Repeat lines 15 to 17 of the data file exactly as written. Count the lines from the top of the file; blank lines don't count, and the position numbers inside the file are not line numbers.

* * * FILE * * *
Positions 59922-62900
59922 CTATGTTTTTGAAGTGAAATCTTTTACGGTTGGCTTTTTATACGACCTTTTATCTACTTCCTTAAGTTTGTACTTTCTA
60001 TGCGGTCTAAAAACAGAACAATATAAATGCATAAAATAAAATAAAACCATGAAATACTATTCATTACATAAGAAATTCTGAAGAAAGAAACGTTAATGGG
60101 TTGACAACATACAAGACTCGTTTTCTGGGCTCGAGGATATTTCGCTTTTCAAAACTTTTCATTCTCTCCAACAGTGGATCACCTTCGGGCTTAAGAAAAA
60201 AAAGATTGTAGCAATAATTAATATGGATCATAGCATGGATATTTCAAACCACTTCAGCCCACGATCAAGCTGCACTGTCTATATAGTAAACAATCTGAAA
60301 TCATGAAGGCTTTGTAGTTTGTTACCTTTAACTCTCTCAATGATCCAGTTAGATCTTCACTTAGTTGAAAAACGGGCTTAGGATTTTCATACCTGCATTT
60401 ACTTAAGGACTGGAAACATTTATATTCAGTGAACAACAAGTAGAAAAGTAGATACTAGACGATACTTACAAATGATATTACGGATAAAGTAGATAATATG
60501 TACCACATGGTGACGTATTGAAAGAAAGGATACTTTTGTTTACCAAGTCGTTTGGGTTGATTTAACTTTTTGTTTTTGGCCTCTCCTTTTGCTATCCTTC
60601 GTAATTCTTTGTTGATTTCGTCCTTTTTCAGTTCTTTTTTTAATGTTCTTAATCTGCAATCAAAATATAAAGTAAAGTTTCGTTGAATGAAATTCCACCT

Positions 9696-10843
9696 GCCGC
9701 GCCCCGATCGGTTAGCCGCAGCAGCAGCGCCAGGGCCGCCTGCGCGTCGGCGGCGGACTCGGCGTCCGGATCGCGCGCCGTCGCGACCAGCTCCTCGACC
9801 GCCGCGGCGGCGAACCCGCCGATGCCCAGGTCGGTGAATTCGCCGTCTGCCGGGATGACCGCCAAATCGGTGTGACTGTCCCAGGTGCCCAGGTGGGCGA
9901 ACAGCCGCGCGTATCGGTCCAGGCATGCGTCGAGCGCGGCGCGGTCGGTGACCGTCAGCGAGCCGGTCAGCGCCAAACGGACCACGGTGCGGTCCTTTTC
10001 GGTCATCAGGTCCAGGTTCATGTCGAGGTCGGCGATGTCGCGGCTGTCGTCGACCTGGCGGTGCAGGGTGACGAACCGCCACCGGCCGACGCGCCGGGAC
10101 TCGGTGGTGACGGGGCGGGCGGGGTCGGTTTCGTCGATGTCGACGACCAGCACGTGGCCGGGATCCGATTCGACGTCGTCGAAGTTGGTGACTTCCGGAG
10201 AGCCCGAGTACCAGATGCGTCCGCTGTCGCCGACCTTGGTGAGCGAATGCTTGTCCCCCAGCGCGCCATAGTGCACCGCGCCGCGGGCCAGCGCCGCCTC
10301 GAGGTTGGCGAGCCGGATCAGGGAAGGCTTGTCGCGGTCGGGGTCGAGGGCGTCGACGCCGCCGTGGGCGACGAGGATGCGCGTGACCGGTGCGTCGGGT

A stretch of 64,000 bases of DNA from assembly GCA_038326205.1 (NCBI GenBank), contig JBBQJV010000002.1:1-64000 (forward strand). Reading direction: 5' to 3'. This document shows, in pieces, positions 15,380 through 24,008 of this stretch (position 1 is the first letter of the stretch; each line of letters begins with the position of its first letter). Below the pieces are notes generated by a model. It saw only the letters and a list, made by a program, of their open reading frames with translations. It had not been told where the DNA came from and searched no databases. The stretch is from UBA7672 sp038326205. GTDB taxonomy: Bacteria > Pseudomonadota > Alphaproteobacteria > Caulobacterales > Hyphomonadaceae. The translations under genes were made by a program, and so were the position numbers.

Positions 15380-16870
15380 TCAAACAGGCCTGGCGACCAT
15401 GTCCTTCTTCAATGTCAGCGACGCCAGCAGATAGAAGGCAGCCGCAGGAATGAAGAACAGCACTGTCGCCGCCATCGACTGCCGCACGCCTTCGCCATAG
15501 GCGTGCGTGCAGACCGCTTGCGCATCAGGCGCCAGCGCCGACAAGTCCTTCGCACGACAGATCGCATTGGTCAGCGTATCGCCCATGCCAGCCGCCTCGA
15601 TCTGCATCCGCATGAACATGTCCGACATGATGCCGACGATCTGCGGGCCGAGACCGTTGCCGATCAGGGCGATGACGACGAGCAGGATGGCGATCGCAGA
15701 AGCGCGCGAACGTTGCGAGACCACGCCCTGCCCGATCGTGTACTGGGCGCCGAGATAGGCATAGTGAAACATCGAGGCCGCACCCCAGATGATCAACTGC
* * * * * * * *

10001 GGTCATCAGGTCCAGGTTCATGTCGAGGTCGGCGATGTCGCGGCTGTCGTCGACCTGGCGGTGCAGGGTGACGAACCGCCACCGGCCGACGCGCCGGGAC
10101 TCGGTGGTGACGGGGCGGGCGGGGTCGGTTTCGTCGATGTCGACGACCAGCACGTGGCCGGGATCCGATTCGACGTCGTCGAAGTTGGTGACTTCCGGAG
10201 AGCCCGAGTACCAGATGCGTCCGCTGTCGCCGACCTTGGTGAGCGAATGCTTGTCCCCCAGCGCGCCATAGTGCACCGCGCCGCGGGCCAGCGCCGCCTC